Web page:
Are you a planner considering the move into academia? Here are some helpful tips:
What is it?
Planners working in the academic world can perform groundbreaking research and teaching roles in universities and colleges. They are usually required to lecture and teach students, while they have opportunities to carry out research in areas they are interested in.
They may provide thought leadership to other planners through publications, conference presentations and roles as advisors to public, private or statutory bodies. Top academics sometimes sit on government committees and other bodies looking at issues affecting the built environment. Some double up as private practitioners as well.
Robin Hambleton, who is professor of city leadership at the University of the West of England, believes it is good to develop a career that has crossed between different sectors. He worked in different local and central government roles before becoming an academic.
What are academic employers looking for?
An intellectual curiosity about cities and city planning is necessary for any budding academic, and university employers will be looking for strong evidence of that. Someone who really cares about the subject often has the qualities needed.
“You need a real enthusiasm and passion for trying to understand why things are the way they are,” says Hambleton.
- A desire to make a difference
A commitment to see planners making a real difference to the way the world develops, is another essential ingredient for a successful academic planner.
A desire to want to help young people is important as academic planners will interact with students in lecturing and teaching roles. An aptitude for teaching will make an academic planner effective in their role within higher education.
It is vital that planners understand the mixture of people in the populations where they are working, whether their differences are age, gender, culture or physical ability. Academics can help colleague planners in other sectors grapple with difference within the local community.
- Able to cope with new demands
As the world changes, it is important that talented planners who are able to adapt, and also produce new ideas and fresh thinking, become academics.
Types of roles available
(1) A career centred on academic research is one option. It will start with a research assistant position, followed by associate, fellow and professor levels. Hambleton explains that it may take 20 years to follow this path through to becoming a professor, with your audience being mainly an academic one.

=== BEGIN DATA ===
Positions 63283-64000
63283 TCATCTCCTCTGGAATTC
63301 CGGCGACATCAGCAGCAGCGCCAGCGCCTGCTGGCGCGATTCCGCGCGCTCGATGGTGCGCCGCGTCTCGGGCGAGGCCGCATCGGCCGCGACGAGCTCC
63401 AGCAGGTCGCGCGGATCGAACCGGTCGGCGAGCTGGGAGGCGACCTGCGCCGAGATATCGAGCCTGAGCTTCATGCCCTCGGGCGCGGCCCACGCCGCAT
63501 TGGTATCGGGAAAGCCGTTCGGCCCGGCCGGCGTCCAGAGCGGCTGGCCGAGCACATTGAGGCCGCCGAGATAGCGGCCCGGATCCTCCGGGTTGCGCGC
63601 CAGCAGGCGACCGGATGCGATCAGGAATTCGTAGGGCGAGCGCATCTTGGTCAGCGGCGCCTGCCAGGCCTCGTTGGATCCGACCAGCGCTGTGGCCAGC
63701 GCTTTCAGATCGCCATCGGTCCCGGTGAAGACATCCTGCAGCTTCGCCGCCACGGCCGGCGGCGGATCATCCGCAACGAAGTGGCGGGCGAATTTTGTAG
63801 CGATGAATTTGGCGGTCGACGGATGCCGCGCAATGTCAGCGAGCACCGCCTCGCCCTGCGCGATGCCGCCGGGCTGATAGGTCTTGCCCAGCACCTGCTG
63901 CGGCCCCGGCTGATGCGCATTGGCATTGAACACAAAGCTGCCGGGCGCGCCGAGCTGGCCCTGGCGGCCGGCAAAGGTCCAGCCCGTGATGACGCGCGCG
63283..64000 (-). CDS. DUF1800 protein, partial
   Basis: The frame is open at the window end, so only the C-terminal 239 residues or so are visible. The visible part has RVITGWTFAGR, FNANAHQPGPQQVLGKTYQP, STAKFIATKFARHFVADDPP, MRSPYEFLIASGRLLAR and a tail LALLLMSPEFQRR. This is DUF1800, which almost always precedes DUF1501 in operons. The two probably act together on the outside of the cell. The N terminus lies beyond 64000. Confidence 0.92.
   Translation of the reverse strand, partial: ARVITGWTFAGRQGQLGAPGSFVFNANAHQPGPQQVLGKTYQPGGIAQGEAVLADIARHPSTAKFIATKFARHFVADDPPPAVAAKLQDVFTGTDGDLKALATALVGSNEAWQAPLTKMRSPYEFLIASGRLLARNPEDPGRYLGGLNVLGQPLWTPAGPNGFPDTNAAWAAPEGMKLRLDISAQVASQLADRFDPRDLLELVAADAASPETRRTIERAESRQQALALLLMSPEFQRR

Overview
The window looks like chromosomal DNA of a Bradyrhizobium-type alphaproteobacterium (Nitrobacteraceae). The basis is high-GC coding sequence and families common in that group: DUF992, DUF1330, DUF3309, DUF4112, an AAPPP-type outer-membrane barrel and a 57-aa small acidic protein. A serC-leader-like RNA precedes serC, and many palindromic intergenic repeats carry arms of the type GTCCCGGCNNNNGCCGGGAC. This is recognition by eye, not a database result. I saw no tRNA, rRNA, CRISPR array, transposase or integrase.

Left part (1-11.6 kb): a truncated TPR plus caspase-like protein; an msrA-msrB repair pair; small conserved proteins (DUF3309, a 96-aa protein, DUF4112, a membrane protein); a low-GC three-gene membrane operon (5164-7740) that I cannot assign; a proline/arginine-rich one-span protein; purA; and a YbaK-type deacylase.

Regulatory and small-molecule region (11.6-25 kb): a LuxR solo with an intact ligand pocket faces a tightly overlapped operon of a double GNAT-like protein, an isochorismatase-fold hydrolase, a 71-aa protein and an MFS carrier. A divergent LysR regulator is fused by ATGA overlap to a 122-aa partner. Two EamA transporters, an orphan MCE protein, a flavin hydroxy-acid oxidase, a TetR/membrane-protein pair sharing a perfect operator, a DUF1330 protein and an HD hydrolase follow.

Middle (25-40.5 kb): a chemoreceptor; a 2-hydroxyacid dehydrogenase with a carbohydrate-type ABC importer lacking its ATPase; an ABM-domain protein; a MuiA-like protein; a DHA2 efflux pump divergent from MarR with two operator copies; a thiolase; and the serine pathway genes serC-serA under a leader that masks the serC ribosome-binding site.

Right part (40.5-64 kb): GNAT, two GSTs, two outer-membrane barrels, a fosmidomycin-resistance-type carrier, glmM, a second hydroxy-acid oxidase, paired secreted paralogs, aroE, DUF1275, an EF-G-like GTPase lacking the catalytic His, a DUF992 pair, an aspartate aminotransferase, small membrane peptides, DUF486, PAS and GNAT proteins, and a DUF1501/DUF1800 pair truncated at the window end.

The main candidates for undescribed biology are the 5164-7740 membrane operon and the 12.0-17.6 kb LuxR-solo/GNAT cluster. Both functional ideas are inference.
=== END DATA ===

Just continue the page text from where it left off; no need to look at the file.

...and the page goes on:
(2) A second option is to focus on teaching and become a lecturer. The career progression along this route is to senior lecturer, professor and head of department. “Good researchers are interested in teaching and good teachers are interested in research,” Hambleton says.
(3) The third main career path is into management or administration within a college or university. In this role you would run courses, and administer a programme of teaching. There are jobs as assistant head and head of department, as well as associate dean, dean, vice-chancellor and ultimately chancellor.
CV/application form highlights
- Headline with any part-time lecturing you have done. Don’t hesitate to approach your local university if you don’t have this under your belt and see if you can get involved in some way.
- Show evidence of working with young people and of empathy with them. Highlight any volunteering you have done with a charity helping young people.
- Illustrate your desire to investigate new things and come forward with your own thoughts.
- Be able and willing to switch between planning practice and academia more than once – it makes you a stronger planner and academic.
- Demonstrate an understanding of politics and power structures. Have an awareness of who is making the decisions that affect planning.
To read more from the Planner 2015 Guide to Career Development please click here.